The Centre also runs talks, many of which are available online. It often works alongside the Anglican Centre on ecumenical events.
Largo della Sanità Militare, 60, 00184, Rome
The Lay Centre is dedicated to the formation of the laity and promotion of the lay vocation and is also committed to ecumenical dialogue. It offers spiritual formation courses and conferences to groups. It also has a residence which can accommodate lay students enrolled in pontifical universities in Rome and professors in Rome for study or research.
The Centre’s origins lie in Casa Foyer Unitas which was founded by the Ladies of Bethany, a Dutch order of nuns, during the Second Vatican Council, to provide accommodation for ecumenical observers to the Council who met for debriefing with Council participants in the Centro Pro Unione next door. When the Ladies of Bethany’s work in Rome finished in the 1980s, it was taken up by their student assistants, who founded the Lay Centre.
During the pandemic the Centre has been offering spiritual reflections by email. For details of these, go to: http://www.laycentre.org/
Piazza Sant’Egidio 3a, 00153, Rome
The Community of Sant’Egidio is today a worldwide lay community, founded in Rome in 1968 by Andrea Riccardi and based since 1973 in the former Carmelite church of Sant’Egidio in Trastevere. Sant’Egidio is focused on the needs of the poor and arbitration of conflicts. In Rome it has a special focus on the homeless and refugees. It is also represented in 73 countries across the globe and is committed to working ecumenically. It has strong links with the Anglican Centre, which supports its work with the vulnerable and its commitment to peace.
Sant’Egidio has always combined its work with prayer and a particular focus is the evening prayer held in the Church of Sant’Egidio in Trastevere.
You can join in with the prayer of the Community of Sant'Egidio online. It is broadcast live on both the website of Sant’Egidio, Facebook page and Youtube channel from Monday to Friday at 8 pm (UTC 1). The Liturgy is streamed on Saturdays at 7.30 pm (UTC). For the website, go to https://www.santegidio.org/pageID/30008/langID/en/THE-COMMUNITY.html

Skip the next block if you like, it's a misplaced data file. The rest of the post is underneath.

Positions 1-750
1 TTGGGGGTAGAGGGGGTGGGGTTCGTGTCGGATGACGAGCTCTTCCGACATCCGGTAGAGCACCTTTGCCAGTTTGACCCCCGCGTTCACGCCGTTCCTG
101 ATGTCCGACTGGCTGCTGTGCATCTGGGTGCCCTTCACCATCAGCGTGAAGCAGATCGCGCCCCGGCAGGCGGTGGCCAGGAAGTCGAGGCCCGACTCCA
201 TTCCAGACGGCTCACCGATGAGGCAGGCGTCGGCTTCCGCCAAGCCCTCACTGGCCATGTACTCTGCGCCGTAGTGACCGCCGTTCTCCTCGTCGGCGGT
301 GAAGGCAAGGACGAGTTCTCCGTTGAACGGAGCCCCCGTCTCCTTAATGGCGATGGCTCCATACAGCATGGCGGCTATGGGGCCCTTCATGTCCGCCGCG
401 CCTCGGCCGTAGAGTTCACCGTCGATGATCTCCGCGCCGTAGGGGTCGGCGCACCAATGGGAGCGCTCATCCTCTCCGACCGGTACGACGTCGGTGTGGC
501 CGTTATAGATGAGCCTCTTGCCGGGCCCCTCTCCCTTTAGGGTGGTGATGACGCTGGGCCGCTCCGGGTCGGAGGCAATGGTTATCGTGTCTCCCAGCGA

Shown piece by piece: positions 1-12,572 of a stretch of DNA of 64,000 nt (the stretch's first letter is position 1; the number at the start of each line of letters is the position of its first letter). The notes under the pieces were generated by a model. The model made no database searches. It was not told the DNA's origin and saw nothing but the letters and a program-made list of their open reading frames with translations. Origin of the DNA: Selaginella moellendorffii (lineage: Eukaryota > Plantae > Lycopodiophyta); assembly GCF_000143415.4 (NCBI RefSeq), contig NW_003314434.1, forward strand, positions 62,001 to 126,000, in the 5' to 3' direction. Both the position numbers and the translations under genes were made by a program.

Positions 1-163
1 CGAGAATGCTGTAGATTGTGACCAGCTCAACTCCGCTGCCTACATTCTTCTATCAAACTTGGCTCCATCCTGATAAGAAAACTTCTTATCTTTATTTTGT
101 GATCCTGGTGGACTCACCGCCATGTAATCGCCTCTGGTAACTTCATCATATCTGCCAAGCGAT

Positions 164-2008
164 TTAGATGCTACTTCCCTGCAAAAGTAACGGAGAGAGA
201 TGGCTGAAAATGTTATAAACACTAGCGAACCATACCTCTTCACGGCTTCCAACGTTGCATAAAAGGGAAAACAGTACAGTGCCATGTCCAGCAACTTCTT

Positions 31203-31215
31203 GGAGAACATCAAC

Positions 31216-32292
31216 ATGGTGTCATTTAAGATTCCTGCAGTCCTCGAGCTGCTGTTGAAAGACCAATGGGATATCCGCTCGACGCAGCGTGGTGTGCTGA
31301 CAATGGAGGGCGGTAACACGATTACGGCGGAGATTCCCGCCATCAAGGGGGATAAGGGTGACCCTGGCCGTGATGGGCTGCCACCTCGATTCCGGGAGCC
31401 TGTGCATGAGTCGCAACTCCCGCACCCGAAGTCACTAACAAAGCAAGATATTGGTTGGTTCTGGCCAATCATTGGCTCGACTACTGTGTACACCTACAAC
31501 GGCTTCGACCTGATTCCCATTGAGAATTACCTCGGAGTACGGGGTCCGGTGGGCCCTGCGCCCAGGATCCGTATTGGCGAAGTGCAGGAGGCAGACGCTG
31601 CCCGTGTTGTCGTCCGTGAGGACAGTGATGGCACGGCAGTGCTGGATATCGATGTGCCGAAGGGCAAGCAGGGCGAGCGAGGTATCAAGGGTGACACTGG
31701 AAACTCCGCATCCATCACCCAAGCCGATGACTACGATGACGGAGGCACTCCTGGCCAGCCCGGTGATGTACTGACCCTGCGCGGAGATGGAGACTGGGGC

Via del Babuino, 153, Rome
All Saints Church has been home to Anglicans in Rome for 120 years. It has a regular congregation of people based in Rome as well as welcoming tourists and pilgrims visiting the city. It holds two Masses on Sundays at 8.30 and 10.30 am as well as a midweek Mass on a Thursday at 12.45 pm, and choral evensong on the fourth Thursday of the month at 7pm from September to June. In February 2017, Pope Francis visited All Saints – the first visit of its kind of a pope to an Anglican Community.
Since 2016 All Saints has been running a joint food distribution programme with its Roman Catholic sister church of Ognissanti.
For more details of services go to: https://www.allsaintsrome.org/
Pontificio Collegio BedaViale San Paolo, 18, 00146 Rome
The Beda – named after one of England’s most important historian, the Venerable Bede – was first founded in 1852 when Pope Pius IX approved plans for a college for male English converts to Catholicism to train for the priesthood. Later it also welcomed cradle Catholics who came to the priesthood later in life, and young, newly ordained priests who undertook postgraduate studies in Rome. It was in 1899 that Pope Leo XIII, who had a particular devotion to the Venerable Bede, the eighth century author of the Ecclesiastical History of the English People, decided that the college should be named after him. In the 1950s, as student numbers grew, Pope Pius XII provided the college with Vatican owned land next to St Paul’s Outside the Walls so that the present Beda College could be built. While the Beda remains the responsibility of the Catholic Bishops’ Conference of England and Wales, it now has seminarians from around the world. The current rector is Canon Philip Gillespie.
Basilica San Paolo Fuori Le Mura
00120 Citta’ del Vaticano